CHAPEL HILL -- Scientists for the first time have engineered a harmless virus to correct, rather than replace, the genetic defect causing the most common single gene disorder.
The new research presents a novel approach to gene therapy in treating the most common inherited anemias: the thalassemias. Thalassemias are genetic blood diseases that result in failure to produce sufficient hemoglobin, the oxygen-carrying protein component of blood cells. This failure is caused by defects in the genetic code responsible for the production of this protein.
Scientists have explored gene therapy for these disorders for more than 20 years; only recently has this area seen a glimmer of hope. The report from the University of North Carolina at Chapel Hill is slated to appear in the Dec. 15 issue of Blood, the journal of the American Society of Hematology, and is currently online at www.bloodjournal.org.
"This research offers a new way to treat the thalassemias, by blocking a deleterious process that causes several forms of the disease," said senior study author Dr. Ryszard Kole, professor of pharmacology, and a member of UNC Lineberger Comprehensive Cancer Center and the curriculum in genetics and molecular biology at the UNC School of Medicine.
The thalassemias are caused by a variety of different mutations in the globin gene, many of which adversely affect a process known as RNA splicing.
Three billion bases - molecules that constitute DNA - form the human genome. Only a small percentage actually code for the gene products necessary for existence. These small coding regions are like words that make sense in a long continuous string of gibberish, which must be spliced out to create a meaningful message that can then be read to make the corresponding protein. Short sequences at the border between the sense and nonsense regions, called splice sites, tell the splicing machinery where to cut, where to paste and what information can be disregarded.
Some mutations can affect splicing by creating additional splice sites in places where they should not occur. Even though the correct splice sites are still intact, the splicing machinery preferentially recognizes the incorrect splice sites, resulting in the inclusion of extra, noncoding sequences, which interfere with subsequent production of hemoglobin. Kole and colleagues found that using molecules designed to bind specific regions of RNA to block aberrant splice sites could prevent splicing machinery from using those sites.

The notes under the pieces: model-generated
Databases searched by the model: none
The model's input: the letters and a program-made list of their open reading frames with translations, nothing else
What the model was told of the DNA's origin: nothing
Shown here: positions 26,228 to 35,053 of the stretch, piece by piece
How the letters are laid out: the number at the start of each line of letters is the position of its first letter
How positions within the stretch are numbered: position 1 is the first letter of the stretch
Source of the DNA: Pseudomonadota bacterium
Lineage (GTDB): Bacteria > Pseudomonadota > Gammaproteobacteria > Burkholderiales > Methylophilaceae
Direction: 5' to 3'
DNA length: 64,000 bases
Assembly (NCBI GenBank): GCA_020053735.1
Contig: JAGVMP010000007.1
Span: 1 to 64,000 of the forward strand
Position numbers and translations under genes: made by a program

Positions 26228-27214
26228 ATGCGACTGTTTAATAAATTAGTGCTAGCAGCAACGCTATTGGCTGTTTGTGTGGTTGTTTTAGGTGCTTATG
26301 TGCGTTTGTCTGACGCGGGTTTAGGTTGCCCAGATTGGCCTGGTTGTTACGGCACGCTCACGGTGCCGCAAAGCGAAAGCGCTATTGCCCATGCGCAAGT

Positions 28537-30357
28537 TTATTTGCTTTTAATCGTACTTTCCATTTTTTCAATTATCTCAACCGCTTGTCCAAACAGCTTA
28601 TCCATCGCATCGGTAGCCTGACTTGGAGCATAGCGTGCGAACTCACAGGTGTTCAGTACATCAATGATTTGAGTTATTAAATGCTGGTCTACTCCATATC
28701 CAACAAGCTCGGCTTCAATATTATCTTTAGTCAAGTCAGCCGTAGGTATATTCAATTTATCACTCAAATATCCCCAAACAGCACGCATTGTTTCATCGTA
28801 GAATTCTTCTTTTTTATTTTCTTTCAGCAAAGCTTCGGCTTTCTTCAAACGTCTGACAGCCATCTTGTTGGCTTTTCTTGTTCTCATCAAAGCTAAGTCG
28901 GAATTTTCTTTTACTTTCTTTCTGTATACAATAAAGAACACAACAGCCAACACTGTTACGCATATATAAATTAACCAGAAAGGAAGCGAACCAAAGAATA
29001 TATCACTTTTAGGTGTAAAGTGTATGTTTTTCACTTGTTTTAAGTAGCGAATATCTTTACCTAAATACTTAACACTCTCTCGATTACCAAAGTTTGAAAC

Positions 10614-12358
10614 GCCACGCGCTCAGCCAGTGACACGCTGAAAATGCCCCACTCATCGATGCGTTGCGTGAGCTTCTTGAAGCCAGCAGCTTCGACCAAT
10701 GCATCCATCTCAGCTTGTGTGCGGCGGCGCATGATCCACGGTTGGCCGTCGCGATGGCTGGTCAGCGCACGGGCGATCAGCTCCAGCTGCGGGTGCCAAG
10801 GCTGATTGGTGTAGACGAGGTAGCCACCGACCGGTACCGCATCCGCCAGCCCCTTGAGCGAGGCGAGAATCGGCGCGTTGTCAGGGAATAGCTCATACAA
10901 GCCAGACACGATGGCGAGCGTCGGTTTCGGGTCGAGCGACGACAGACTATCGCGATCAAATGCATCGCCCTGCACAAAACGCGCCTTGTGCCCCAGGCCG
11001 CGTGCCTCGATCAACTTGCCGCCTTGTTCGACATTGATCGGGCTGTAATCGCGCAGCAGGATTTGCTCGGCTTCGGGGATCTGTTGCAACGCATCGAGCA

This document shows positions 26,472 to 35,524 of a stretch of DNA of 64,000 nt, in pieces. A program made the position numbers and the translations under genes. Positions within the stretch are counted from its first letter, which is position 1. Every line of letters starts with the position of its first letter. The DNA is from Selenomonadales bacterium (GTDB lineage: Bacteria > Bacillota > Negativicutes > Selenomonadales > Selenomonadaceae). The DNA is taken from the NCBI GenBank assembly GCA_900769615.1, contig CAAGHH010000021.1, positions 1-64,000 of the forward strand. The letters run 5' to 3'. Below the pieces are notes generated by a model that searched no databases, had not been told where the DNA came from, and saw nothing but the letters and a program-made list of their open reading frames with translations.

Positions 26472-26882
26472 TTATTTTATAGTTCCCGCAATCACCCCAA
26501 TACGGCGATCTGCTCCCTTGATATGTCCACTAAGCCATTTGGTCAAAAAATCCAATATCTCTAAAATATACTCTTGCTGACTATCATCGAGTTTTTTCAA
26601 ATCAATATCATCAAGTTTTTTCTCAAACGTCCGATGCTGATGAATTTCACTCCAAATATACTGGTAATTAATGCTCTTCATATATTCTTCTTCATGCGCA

With the aberrant sites blocked, the splicing machinery goes back to the original, correct splice sites and uses these to cut and paste the correct globin message.
"In our approach the defect in the RNA is 'masked,' thereby effectively 'repaired.' This is different from replacing the gene with a good copy, which will then produce additional RNA and hemoglobin," Kole said. "Since we only repair the existing RNA, we do not need to worry that too much of the good thing will be made. This can sometimes be harmful."
In collaboration with Dr. Tal Kafri, co-senior author of the study, assistant professor of microbiology and immunology and a member of the Gene Therapy Center, the antisense sequences were incorporated into a lentiviral vector.
"Lentiviral vectors appear to be the most attractive vehicles to carry therapeutic genes into non-dividing target cells such as the hematopoietic stem cells," Kafri said. "Gene delivery into these cells allows us to reconstitute a patient's bone marrow with vector-corrected stem cells that confer a lifelong remedy. The use of antisense technology coupled with these lentiviral vectors allows us to propel this field forward in the treatment of hematopoietic disorders."
In the UNC study, the genetically modified lentiviral vector was used to treat blood cells obtained from a thalassemic patient. The treatment partially restored correct splicing in the cells and resulted in a marked increase in correct hemoglobin protein. "The results are very encouraging because even hemoglobin levels that reach less than 50 percent of normal can have a therapeutically relevant effect," said Kole.
The antisense technology explored in this study is not limited to thalassemia. The finding that the human genome comprises far fewer genes than previously thought suggests that the complexity of human beings must arise from mechanisms of gene regulation, such as splicing. According to current estimates, at least 60 percent of the human genes may be alternatively spliced.
"We have been successful in the laboratory in shifting the aberrant splicing of a few other genes involved in genetic disorders and cancer," said Kole. "With the discovery that thousands of genes are spliced, as far as potential targets for this new form of gene therapy are concerned, the sky's the limit."
Along with Kole and Kafri, UNC co-authors include Marla M. Vacek, first author of the study and a doctoral student in the curriculum in genetics and molecular biology, and Hong Ma, a researcher in the Gene Therapy Center.
The National Heart, Lung and Blood Institute, a component of the National Institutes of Health, provided funding for the new research.
The above post is reprinted from materials provided by University Of North Carolina School Of Medicine. Note: Materials may be edited for content and length.
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